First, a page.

On his way back to the boardinghouse, Eugène is reflecting about his evening. As he has been seen in public with his cousin and Mme. de Nucingen, Paris society's tightly closed doors will open for him, even possibly Mme. de Restaud's. Perhaps he can win pretty Delphine's love and make a fortune with the help of her banker husband.
Upon arriving at the boardinghouse, Eugène goes up to see Old Goriot and reports on his evening, adding that he prefers Delphine because she seems fonder of her father. The two men then engage in a long conversation in which Goriot expounds on paternal love, saying, "since I have been a father, I have come to understand God." The old man adds that he would be so pleased if Eugène and Delphine were to love each other. Eugène, very touched by Goriot's concern and dismayed at Delphine's thoughtlessness, bids the old man goodnight.
This incident marks the beginning of a growing friendship between Rastignac and Goriot. The next day at breakfast, Goriot sits by Eugène, interested only in the young man's words and reactions. Eugène, stared at by Vautrin and recalling their previous discussion, feels uneasy and cannot avoid glancing at Victorine, the prospective heiress. But Eugène hopes that "his extemporized passion for Mme. de Nucingen . . . would preserve him from this temptation." Vautrin, though, continues to tempt him, saying that one should not go halfway but have "all or nothing."
The young man spends the rest of the day strolling aimlessly about and thinking of success, fortune, and of Vautrin's commentary on society. In the Luxembourg Gardens, he meets Bianchon, tries to explain his frame of mind, and asks for advice. The young medical student tells him that happiness is to be found inside, that it is not based on materialistic values; then, changing the subject, he mentions that he just saw Mlle. Michonneau and Old Poiret talking to a man who might well be a policeman in disguise and that he wants to investigate the couple further.
The theme of paternal love, predominant in this section, is one of the important components of the book and completes the entanglement of Goriot and Eugène.
Goriot, in a very touching scene, explains to Eugène his love for his daughters. He shows us, at the same time, the sublime and the extreme elements in his passion. He says:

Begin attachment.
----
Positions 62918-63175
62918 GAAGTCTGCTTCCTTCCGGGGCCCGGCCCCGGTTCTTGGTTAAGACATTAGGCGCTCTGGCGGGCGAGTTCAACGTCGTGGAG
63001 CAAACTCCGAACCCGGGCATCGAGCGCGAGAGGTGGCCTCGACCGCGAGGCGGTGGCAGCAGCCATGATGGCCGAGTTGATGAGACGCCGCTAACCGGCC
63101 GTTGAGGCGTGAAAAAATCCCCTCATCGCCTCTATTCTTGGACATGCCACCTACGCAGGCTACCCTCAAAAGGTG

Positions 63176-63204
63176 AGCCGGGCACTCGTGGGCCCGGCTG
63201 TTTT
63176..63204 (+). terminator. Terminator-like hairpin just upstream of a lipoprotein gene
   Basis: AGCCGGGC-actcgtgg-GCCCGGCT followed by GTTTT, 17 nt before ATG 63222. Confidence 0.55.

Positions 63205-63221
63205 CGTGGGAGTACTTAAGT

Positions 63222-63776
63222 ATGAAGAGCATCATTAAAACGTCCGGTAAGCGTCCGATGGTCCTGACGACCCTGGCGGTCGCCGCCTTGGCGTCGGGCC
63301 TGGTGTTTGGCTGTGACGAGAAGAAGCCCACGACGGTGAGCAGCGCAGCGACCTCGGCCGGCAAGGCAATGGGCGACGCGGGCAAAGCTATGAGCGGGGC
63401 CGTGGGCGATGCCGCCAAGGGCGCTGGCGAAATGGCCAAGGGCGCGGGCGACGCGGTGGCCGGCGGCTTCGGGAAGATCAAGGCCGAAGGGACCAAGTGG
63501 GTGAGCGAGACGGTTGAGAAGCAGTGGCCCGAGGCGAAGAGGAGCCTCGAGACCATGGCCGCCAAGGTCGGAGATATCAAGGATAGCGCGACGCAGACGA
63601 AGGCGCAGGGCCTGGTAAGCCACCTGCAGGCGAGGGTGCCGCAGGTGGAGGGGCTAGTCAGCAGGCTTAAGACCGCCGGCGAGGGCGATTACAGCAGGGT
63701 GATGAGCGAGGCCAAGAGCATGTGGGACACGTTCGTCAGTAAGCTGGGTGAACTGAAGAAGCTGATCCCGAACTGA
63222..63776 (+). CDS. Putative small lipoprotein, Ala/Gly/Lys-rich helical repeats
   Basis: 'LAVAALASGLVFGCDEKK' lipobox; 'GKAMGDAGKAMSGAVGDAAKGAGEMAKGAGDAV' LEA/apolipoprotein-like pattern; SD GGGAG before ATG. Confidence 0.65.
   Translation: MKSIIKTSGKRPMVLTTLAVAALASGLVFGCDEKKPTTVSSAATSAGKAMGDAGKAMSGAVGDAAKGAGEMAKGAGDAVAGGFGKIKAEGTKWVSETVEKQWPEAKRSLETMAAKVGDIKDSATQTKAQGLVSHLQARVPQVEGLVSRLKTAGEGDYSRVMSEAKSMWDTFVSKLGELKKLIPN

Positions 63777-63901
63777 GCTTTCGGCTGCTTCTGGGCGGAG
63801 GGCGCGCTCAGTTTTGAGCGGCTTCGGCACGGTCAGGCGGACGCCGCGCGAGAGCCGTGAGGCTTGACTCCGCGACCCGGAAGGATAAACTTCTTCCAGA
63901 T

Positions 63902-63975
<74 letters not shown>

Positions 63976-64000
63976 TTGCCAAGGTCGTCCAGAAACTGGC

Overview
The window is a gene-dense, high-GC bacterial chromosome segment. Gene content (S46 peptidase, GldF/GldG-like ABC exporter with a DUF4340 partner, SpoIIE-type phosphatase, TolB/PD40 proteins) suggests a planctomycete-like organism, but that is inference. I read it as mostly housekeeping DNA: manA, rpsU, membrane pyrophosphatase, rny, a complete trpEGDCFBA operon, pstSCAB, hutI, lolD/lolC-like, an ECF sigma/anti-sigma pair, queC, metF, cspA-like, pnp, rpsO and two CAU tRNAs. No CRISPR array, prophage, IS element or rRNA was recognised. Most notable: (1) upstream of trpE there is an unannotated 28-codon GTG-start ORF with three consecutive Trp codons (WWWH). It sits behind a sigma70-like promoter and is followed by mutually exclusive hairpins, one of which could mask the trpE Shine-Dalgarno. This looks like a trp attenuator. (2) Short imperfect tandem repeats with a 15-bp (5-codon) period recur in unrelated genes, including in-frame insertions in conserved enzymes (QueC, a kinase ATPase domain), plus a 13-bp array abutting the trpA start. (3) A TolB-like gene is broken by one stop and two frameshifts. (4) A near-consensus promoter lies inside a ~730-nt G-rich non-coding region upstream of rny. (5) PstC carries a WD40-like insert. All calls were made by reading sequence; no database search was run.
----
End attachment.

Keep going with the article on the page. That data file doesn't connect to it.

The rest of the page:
Well then, since I have been a father, I have come to understand God. He is everywhere in the world, because the whole world comes from Him. And it is just the same with my children, monsieur. Only I love my daughters better than God loves the world, for the world is not so beautiful as God Himself is, but my children are more beautiful than I am. Their lives are so bound up with mine that I felt somehow that you would see them this evening.
Some of what he says expresses not only pure paternal love but also involves the pure act of creation. This was a subject dear to Balzac, who felt that an author is also a creator and that there is the same relationship between a child and his parents as between a writer and his works: "Are not our finer feelings the poem of the human will?"
Developed parallel with the above is the atmosphere of social corruption in which Eugène finds himself more and more deeply immersed. He is shocked at Delphine's lack of concern for her father. But, at the same time, he enjoys the glamour of all the receptions and starts coldly speculating on how he can conquer Delphine and make a fortune with the help of her husband — and there is still Vautrin's offer. We notice, though, that Eugène is still trying to fight his "wicked impulses," but now he needs the help of his friend Bianchon.
And the detective story, which will culminate in the next part, moves along. Bianchon has noticed the suspicious behavior of Old Poiret and Mlle. Michonneau in conversation with a man who looked "like a detective dressed up like a decent retired tradesman."